Nearly 150 Oklahoma City Public Schools teachers have added their support to a letter asking for the district to delay students returning to in-person learning until the new semester in January.
The letter expresses concern for the “physical safety of our students, staff, and teachers,” and asks for in-person learning to be postponed until the next semester begins in January.
The district is planning for the return of all grades to schools Monday, November 9. Pre-K and Kindergarten have already returned to in-person learning on the A/B schedule.OKCPS_Return_to_Campus_Schedules-Untitled-Page
Wide-spread testing is promoted in the letter as well as more specific quarantine procedures and the installation of proper air filters.
According to those close to the effort to circulate the letter, teachers who have signed their support come from 29 different elementary, middle schools, and high schools.Teacher-Letter-Final-for-Signatures
Meagan Kenner, a reading intervention teacher at Douglass High School, heard deep concerns being expressed by parents, teachers, and students. She and some others decided to head up the letter drafting process and then circulated it by emailing the link to a Google Document for teachers to give their support.
In her teaching assignment she sees how Oklahoma’s high incarceration rate has resulted in more children close to the poverty level live with older family members who are then made more vulnerable by in-person learning at school.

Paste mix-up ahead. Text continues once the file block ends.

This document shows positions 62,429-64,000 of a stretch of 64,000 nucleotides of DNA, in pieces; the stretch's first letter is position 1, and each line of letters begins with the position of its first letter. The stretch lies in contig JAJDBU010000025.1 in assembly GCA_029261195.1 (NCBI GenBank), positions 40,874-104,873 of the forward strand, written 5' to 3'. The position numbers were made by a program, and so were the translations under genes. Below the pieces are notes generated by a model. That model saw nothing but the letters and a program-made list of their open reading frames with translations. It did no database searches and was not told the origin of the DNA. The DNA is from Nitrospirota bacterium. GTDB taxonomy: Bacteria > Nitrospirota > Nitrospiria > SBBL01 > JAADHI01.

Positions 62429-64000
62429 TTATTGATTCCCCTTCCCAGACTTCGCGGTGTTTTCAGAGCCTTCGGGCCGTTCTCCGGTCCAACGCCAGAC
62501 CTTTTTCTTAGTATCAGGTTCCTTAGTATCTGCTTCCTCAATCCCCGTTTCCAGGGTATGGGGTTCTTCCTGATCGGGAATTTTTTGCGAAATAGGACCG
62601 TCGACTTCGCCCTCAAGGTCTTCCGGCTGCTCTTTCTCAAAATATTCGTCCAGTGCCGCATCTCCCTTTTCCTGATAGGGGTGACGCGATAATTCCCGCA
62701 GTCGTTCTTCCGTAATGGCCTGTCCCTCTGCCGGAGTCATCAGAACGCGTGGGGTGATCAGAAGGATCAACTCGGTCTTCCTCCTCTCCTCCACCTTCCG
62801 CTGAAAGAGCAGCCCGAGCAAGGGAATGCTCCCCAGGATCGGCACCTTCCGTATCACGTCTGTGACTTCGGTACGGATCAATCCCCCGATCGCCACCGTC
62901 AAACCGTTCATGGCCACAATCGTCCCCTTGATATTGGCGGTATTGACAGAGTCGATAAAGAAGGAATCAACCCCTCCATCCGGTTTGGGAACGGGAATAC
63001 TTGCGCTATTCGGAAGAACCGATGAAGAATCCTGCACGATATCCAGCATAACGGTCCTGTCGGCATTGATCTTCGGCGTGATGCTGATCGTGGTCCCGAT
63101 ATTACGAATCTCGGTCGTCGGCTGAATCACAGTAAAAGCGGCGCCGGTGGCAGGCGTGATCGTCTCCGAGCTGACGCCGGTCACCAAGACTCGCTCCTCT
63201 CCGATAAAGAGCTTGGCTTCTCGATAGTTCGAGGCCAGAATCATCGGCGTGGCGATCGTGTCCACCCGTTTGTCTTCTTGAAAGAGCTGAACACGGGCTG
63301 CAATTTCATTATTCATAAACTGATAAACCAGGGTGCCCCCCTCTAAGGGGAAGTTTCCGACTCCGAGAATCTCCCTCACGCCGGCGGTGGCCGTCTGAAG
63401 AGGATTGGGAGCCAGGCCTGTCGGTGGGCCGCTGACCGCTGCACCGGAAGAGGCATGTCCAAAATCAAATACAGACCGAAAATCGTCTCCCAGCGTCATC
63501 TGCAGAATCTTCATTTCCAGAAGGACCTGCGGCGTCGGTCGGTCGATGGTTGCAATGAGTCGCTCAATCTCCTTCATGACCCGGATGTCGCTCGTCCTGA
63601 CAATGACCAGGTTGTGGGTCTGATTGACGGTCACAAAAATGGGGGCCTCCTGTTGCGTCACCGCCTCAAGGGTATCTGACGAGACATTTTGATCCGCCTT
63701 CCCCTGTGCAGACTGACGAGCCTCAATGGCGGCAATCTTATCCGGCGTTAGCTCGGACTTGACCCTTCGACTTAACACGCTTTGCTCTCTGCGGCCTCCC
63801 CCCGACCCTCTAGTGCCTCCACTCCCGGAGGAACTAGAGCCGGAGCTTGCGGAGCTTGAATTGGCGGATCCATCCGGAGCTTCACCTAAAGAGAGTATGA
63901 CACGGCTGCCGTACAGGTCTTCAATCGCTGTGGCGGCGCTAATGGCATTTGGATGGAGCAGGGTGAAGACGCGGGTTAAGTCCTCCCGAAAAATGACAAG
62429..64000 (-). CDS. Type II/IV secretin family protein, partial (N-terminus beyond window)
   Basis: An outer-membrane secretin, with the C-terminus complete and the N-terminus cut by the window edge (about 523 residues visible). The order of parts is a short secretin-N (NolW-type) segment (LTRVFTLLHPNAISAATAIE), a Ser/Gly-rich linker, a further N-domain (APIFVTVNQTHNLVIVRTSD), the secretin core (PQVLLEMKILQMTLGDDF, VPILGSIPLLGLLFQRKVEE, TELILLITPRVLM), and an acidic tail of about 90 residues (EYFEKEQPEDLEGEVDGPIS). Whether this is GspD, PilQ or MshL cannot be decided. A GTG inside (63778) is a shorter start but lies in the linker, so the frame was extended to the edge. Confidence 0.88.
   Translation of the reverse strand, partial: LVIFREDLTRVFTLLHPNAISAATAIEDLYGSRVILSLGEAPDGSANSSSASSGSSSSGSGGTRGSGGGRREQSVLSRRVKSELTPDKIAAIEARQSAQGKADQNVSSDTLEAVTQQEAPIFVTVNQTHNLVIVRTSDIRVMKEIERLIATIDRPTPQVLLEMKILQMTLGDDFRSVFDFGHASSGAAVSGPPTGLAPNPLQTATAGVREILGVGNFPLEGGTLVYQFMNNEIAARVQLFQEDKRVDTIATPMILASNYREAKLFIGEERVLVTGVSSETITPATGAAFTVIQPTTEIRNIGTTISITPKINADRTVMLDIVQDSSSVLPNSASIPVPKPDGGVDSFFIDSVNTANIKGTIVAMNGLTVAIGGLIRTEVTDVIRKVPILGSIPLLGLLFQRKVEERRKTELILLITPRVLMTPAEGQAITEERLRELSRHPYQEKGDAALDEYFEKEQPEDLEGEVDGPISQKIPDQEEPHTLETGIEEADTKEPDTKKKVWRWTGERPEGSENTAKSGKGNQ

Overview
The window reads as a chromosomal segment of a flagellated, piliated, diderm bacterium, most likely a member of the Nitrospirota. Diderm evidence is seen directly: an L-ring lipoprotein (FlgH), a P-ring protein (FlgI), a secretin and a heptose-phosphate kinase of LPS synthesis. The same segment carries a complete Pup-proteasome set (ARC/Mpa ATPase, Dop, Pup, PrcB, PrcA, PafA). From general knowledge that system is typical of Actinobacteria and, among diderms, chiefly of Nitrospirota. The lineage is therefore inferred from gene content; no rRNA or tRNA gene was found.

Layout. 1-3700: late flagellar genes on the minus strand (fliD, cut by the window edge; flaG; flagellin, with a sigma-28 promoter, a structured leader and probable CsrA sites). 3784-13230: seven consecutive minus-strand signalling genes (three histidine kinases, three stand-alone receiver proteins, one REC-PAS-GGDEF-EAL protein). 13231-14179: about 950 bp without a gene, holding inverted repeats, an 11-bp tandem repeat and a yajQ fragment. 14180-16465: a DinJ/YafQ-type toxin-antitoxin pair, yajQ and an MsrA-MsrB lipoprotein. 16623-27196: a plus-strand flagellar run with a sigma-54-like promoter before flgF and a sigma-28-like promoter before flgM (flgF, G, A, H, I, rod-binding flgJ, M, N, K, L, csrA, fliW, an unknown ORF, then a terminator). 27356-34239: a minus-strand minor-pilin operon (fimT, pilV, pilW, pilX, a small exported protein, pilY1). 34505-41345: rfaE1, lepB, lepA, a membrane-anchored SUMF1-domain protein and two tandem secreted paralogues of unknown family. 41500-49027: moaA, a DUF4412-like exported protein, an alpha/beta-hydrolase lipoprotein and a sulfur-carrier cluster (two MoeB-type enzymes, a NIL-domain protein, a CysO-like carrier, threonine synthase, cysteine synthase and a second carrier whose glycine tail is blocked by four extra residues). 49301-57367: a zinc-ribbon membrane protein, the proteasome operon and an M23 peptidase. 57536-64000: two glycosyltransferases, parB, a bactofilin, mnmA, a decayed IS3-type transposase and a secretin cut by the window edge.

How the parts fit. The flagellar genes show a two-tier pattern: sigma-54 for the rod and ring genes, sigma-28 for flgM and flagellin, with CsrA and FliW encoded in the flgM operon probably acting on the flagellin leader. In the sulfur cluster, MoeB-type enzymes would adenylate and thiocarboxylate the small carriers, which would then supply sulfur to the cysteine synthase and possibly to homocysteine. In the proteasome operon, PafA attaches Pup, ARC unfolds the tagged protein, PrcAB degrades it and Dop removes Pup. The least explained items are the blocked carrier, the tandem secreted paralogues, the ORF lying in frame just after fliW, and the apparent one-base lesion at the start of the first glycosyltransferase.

“I want what’s best for our families,” Kenner told Free Press in a phone call. “And the fact is that COVID-19 has much worse outcomes for Black people, and Latinx people and indigenous folks; and, the fact that our district is less than 80% White, means that we are putting the majority of our students and their families in extra danger. And I personally could not abide by that.”
Union playing catch-up
At first, the effort looked to be a wildcat strike in the making with talks of walkouts because the union that represents OKCPS teachers was seeming slow to respond to the concerns.
The Oklahoma City local of The American Federation of Teachers (AFT-OKC) is the bargaining agent for OKCPS teachers and generally expresses concerns from teachers to the administration.
Leadership for the union had already been in negotiations with the district over when and how to implement a safe return and seemed to some as though they were unwilling to hear further concerns of some of its members.
But, over time, the letter has given teachers who were most concerned about safety an outlet.
Significantly, the President of AFT-OKC, Torrie Shoecraft has held discussions with the teachers who circulated the letter, most members of the union.
AFT-OKC also put a link to the Google Document on their Facebook group page drawing closer to the effort.
Shoecraft was not immediately available for comment.